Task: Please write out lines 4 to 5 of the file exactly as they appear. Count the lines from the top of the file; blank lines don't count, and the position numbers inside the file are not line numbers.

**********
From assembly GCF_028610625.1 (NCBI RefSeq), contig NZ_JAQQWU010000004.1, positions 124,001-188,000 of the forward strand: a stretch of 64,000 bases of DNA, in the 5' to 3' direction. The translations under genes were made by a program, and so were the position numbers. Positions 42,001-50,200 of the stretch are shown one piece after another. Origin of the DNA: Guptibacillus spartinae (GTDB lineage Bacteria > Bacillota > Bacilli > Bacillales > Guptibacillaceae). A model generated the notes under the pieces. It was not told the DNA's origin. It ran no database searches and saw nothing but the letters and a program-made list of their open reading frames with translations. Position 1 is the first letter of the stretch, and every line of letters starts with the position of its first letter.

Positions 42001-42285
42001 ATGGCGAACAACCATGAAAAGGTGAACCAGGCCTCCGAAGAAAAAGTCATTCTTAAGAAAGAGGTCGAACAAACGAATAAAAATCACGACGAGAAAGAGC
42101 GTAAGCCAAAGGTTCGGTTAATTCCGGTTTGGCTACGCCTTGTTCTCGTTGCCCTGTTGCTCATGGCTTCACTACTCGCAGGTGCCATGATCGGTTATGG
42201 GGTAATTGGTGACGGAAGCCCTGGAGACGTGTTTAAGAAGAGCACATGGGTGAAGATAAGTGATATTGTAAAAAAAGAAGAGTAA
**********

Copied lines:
42101 GTAAGCCAAAGGTTCGGTTAATTCCGGTTTGGCTACGCCTTGTTCTCGTTGCCCTGTTGCTCATGGCTTCACTACTCGCAGGTGCCATGATCGGTTATGG
42201 GGTAATTGGTGACGGAAGCCCTGGAGACGTGTTTAAGAAGAGCACATGGGTGAAGATAAGTGATATTGTAAAAAAAGAAGAGTAA